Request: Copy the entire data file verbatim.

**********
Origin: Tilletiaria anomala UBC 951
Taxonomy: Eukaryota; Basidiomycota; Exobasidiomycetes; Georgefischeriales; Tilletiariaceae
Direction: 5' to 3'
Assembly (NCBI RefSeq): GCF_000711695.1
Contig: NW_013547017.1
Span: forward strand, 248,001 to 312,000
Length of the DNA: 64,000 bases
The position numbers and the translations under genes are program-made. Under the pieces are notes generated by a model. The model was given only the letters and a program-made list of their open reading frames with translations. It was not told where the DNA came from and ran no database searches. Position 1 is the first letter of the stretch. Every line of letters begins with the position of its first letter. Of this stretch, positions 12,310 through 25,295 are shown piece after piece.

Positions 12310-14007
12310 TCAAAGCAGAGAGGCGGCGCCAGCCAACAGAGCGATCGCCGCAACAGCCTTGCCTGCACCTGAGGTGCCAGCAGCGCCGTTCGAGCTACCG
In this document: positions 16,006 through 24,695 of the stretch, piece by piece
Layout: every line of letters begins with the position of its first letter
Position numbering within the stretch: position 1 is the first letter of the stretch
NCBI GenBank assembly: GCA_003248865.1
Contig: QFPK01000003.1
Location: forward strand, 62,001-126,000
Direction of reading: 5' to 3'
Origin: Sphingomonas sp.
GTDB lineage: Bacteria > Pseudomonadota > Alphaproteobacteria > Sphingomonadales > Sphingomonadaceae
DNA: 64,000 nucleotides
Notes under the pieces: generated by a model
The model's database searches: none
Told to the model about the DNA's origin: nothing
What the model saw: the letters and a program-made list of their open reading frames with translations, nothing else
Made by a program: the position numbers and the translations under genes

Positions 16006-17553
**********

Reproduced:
Origin: Tilletiaria anomala UBC 951
Taxonomy: Eukaryota; Basidiomycota; Exobasidiomycetes; Georgefischeriales; Tilletiariaceae
Direction: 5' to 3'
Assembly (NCBI RefSeq): GCF_000711695.1
Contig: NW_013547017.1
Span: forward strand, 248,001 to 312,000
Length of the DNA: 64,000 bases
The position numbers and the translations under genes are program-made. Under the pieces are notes generated by a model. The model was given only the letters and a program-made list of their open reading frames with translations. It was not told where the DNA came from and ran no database searches. Position 1 is the first letter of the stretch. Every line of letters begins with the position of its first letter. Of this stretch, positions 12,310 through 25,295 are shown piece after piece.

Positions 12310-14007
12310 TCAAAGCAGAGAGGCGGCGCCAGCCAACAGAGCGATCGCCGCAACAGCCTTGCCTGCACCTGAGGTGCCAGCAGCGCCGTTCGAGCTACCG
In this document: positions 16,006 through 24,695 of the stretch, piece by piece
Layout: every line of letters begins with the position of its first letter
Position numbering within the stretch: position 1 is the first letter of the stretch
NCBI GenBank assembly: GCA_003248865.1
Contig: QFPK01000003.1
Location: forward strand, 62,001-126,000
Direction of reading: 5' to 3'
Origin: Sphingomonas sp.
GTDB lineage: Bacteria > Pseudomonadota > Alphaproteobacteria > Sphingomonadales > Sphingomonadaceae
DNA: 64,000 nucleotides
Notes under the pieces: generated by a model
The model's database searches: none
Told to the model about the DNA's origin: nothing
What the model saw: the letters and a program-made list of their open reading frames with translations, nothing else
Made by a program: the position numbers and the translations under genes

Positions 16006-17553